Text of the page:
Another object is to provide such an apparatus which is characterized by providing enhanced control over the reaction environment for various processes carried out utilizing it.

Another object is to provide such an apparatus which is capable of being constructed and operated economically and which is characterized by ease and reliability of operation.

Another object is to provide such an apparatus which is operable to carry out reactions and chemical processes with a maximization of the completeness of such reactions and a minimization of the time required for carrying out such reactions and processes.

Another object is to provide a reaction tank adapted for use in carrying out chemical processes therein with a thoroughness and efficiency otherwise unattainable.

Further objects and advantages are to provide improved elements and arrangements thereof in an apparatus for the purposes described which is dependable, economical, durable and fully effective in accomplishing its intended purposes.

BRIEF DESCRIPTION OF THE DRAWINGS

FIG. 1 is a top plan view of the apparatus of the present invention schematically depicting elements thereof.

FIG. 2 is a top plan view of a portion of the apparatus of FIG. 1, showing portions of a flow line assembly thereof schematically.

FIG. 3 is a side elevation of the portion of the apparatus shown in FIG. 2 taken generally on line 3--3 in FIG. 2.

FIG. 4 is a somewhat enlarged transverse section taken on line 4--4 in FIG. 3.

FIG. 5 is a somewhat enlarged fragmentary longitudinal section taken on line 5--5 in FIG. 2.

FIG. 6 is a somewhat enlarged fragmentary longitudinal section taken on line 6--6 in FIG. 2.

FIG. 7 is a further enlarged fragmentary detail taken on line 7--7 in FIG. 4.

DESCRIPTION OF THE PREFERRED EMBODIMENT

Referring more particularly to the drawings, the apparatus embodying the principles of the present invention is shown in FIGS. 1 and 2 and is designated generally by the numeral 10 therein.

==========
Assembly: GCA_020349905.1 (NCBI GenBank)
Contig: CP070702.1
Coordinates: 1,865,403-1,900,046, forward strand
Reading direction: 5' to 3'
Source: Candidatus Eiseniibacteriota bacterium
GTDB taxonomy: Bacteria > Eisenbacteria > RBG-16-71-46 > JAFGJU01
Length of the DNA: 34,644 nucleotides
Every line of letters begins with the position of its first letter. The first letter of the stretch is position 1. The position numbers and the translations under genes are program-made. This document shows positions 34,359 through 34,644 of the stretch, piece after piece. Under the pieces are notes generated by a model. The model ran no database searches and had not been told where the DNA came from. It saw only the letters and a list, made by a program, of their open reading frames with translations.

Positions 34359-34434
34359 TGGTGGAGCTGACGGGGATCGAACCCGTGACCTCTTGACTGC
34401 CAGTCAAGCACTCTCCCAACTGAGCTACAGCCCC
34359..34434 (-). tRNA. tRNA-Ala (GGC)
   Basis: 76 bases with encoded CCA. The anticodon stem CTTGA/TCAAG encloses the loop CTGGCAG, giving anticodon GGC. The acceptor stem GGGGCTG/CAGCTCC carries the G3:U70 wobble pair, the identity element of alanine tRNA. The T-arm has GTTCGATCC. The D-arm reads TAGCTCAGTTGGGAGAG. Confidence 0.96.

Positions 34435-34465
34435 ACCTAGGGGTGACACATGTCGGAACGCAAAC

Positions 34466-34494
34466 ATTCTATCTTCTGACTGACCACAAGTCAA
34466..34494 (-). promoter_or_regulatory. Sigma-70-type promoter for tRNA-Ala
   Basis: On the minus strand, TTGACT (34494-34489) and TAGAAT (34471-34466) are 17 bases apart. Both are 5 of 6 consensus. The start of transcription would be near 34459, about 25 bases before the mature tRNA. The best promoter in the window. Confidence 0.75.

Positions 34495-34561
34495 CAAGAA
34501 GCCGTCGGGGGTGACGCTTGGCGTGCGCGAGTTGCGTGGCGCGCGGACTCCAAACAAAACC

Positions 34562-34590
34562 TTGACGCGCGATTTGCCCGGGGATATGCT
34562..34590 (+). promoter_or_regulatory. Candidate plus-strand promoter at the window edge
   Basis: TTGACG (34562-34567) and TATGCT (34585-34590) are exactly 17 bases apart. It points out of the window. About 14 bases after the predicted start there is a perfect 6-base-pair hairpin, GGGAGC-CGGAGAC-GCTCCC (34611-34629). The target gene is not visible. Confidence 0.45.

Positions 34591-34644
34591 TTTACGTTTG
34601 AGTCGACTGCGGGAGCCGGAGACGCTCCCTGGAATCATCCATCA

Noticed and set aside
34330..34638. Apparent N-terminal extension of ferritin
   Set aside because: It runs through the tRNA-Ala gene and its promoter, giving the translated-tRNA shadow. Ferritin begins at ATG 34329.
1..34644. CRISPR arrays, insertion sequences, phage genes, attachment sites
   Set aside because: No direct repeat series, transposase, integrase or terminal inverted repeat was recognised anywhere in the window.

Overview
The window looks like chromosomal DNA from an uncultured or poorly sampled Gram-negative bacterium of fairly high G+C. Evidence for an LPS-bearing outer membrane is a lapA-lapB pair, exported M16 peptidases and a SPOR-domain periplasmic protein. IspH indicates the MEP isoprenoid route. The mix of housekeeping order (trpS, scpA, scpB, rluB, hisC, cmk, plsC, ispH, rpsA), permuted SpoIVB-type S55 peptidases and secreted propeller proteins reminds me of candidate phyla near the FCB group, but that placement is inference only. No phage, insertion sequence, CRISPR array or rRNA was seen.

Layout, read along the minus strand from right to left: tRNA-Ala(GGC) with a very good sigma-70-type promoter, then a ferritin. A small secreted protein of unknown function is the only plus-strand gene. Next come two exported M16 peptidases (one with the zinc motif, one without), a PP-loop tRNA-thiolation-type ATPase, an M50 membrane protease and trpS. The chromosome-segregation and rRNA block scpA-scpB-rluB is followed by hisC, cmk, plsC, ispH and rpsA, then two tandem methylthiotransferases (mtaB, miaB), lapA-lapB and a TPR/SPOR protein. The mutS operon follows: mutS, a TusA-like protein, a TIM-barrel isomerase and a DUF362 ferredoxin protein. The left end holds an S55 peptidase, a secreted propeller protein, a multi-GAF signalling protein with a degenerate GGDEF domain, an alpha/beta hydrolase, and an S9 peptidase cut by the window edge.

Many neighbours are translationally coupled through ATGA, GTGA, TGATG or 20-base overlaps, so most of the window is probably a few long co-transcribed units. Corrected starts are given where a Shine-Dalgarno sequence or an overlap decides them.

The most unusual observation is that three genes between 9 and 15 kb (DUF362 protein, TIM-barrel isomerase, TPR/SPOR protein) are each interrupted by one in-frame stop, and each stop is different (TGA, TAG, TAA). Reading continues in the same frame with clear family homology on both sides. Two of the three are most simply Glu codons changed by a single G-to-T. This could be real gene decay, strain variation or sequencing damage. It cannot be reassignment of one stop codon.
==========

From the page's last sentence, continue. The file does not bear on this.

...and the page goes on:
As can best be seen in FIGS. 1 and 2, the apparatus 10 generally includes a novel reaction chamber or reaction tank 12; a primary reactant storage assembly or primary manifold 15; a secondary storage assembly or secondary manifold 18; and a flow line assembly 20.

The primary manifold 15 includes a plurality of storage tanks 25, 26, 27, 28, 29 and 30, each of which is preferably, although not necessarily, of substantially conventional construction. Suitable for such tanks are conventional substantially cylindrical tanks constructed of materials resistant to chemical attack or corrosion. The volume of each tank chosen is dependent largely upon the anticipated volume of the reactant to be stored in the tank for use in carrying out a process utilizing the apparatus 10 and, hence, is not considered limiting.

Further, while the primary manifold 15 of the apparatus 10 of the preferred embodiment is depicted in FIG. 1 as having six storage tanks, it is recognized that a greater or lesser number of such tanks can be used in the primary manifold, as may be necessitated or desirable in carrying out various processes.

The secondary manifold 18 is depicted schematically in FIG. 1 as having five storage tanks 35, 36, 37, 38 and 39, each of which, similar to the tanks of the primary manifold 15, is preferably of substantially conventional construction. Further, the volume of the tanks of the secondary manifold 18 is, again, mainly a matter of choice dependent upon the projected requirements of the operator of the apparatus 10. The secondary mainifold is optionally included in the apparatus, as it is recognized that many reaction processes require far fewer different reactants and adjunct fluids than would potentially be contained in the secondary manifold.

The reaction tank 12 is best seen in FIGS. 2 through 7. As shown therein, and as can best be seen in FIGS. 2, 3 and 4, the reaction tank generally includes a substantially cylindrical wall 45 mounting a substantially conical upper panel 48 and a substantially flat lower panel 50. As shown in FIGS. 3, 5 and 6, the reaction tank 12 is adapted to be supported on a supporting surface 52, with the lower panel 50 disposed on the supporting surface. The reaction tank 12 is substantially symmetrical about a longitudinal axis of reference.